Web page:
Just before starting imaging, imaging buffer (5% glucose, 500 mM NaCl, 0.8 mg/mL glucose oxidase, 40 μg/mL catalase, 10 mM Tris-HCl (pH 8.0) in saturated Trolox solution) containing imager strands (0.2–1 nM) was injected into the channel. DNA-PAINT images were typically recorded at a frame rate of 3.3 Hz while scanning galvanometric mirrors at 50 Hz. This multi-scan-per-frame scheme helps the images of free fluorophores in the solution appear uniformly, since they moved in and out of the focal plane during the exposure time for one frame. Imaging per one focal plane typically took one to two hours (10,000–20,000 frames). Imaging buffer was exchanged every hour using a syringe pump (Fusion 200, Chemyx Inc.). For drift correction in real-time, we took one in-focus and two out-out-focus bright-field images just before starting imaging as references to keep track of the x-, y-, and z-drifts of the sample during the imaging period. In case of tissue imaging, bright field image of tissue itself provided good enough contrast for drift correction, but in case of cell imaging, the presence of the latex bead was critical for drift correction . During image recording, the amounts of drift in the x-, y-, and z-direction were calculated and recorded by the computer 3. The drift in the z-direction was corrected in real-time. The drifts in the x-, y-direction were checked at every 900 s, and corrected if the amount of the drifts were larger than the threshold value (60 nm) using the translation stage (PZ-2000, Applied Scientific Instrumentation) (Additional file 1: Figure S9a-b). Additional file 1: Figure S9c-d showed that our drift correction system works well.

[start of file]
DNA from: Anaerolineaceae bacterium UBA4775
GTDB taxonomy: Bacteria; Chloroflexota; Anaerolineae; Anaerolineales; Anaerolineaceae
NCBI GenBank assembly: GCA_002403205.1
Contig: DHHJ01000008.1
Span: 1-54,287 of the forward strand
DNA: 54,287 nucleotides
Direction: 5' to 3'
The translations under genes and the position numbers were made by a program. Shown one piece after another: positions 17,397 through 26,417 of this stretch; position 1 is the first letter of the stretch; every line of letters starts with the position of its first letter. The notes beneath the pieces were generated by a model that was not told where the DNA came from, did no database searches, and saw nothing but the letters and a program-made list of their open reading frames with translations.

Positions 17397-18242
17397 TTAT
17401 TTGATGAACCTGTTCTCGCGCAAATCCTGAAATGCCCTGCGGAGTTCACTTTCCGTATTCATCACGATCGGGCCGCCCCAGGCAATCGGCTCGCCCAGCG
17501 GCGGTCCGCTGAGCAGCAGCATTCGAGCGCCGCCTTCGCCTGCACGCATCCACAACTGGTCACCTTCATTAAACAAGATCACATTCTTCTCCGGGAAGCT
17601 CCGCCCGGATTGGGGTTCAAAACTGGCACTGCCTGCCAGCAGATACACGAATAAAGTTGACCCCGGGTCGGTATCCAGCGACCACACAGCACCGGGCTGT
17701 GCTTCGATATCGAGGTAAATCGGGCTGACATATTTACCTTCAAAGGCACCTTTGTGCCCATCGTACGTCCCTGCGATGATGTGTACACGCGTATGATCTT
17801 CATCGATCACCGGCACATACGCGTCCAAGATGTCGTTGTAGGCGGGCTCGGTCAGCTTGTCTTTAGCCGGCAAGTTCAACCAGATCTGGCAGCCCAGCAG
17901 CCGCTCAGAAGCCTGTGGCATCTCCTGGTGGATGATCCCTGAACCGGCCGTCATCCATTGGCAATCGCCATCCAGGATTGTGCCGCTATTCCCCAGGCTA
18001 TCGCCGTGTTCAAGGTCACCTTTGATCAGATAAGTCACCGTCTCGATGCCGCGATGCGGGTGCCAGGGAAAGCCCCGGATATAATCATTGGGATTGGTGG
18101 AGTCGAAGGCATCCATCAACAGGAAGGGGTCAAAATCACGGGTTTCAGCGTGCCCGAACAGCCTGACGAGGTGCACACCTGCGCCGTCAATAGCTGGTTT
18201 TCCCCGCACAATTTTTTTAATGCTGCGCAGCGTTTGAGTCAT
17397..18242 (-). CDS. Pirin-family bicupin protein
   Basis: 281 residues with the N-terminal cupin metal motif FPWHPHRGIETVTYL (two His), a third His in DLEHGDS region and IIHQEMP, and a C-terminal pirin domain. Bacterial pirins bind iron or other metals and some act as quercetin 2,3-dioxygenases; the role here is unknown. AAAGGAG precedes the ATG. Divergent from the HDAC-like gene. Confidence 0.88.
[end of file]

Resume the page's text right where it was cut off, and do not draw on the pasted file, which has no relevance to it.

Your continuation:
The raw image data were first processed by a mean filter to remove high frequency noise and then searched for all local maxima above a certain threshold. 13 × 13 pixel raw images around these maximum points were recorded, and the ones that appeared consecutively in the same location with displacements less than 3 pixels were combined to make whole single-molecule images. They were then fitted to a 2D elliptical Gaussian function to extract the height, center position, and x/y-widths of the Gaussian function. The total image intensity, the number of frames, and the deviation from the Gaussian fit were used to filter out unreliable data. Based on the drift data recorded, the center position of the single-molecule spots was corrected as shown in Additional file 1: Figure S10. Additional file 1: Figure S11a-b show x/y-widths of surface immobilized single-molecules at varying z-positions with a 100 nm step. To obtain a z-calibration curve based on these data, the average x/y-width of surface-immobilized spots were calculated for each z-position, and a calibration curve was produced in the two-dimensional plane of x-width and y-width by connecting these averaged points (Additional file 1: Figure S11c). To assign the z-position to individual single-molecule spots of samples, the point of the spot in the plane of x-width and y-width was projected to the nearest z-calibration line, and the relative position of the projection was used to determine the z-position of each spot (Additional file 1: Figure S11c). Based on these calibration data, each single-molecule was assigned a z-offset value from the focal plane, and the overall z-position was rescaled by a factor of 0.79 to correct for the difference between the actual and apparent focal plane due to the refractive index mismatch . To obtain good z-localization accuracy, we avoided the z-regions that significantly overlap in Additional file 1: Figure S11a-b, and used for 3D image reconstruction only the z-assignment in the range from − 100 nm to + 200 nm or 0 to + 200 nm. For Fig. 2, each localization was represented as a point without any Gaussian blur, which allowed fast rendering while we rotated it in 3D. For rendering of the superresolution images presented in Figs. 3 and 4, a Gaussian function of 30 nm width was used to represent each localization. To prevent false localizations in the background from obscuring the view, data shown in Figs. 3 and 4 were further processed using Image Segmenter of MATLAB software (MathWorks) so that only the points forming dense clusters remained while loosely scattered points were considered as noise and discarded.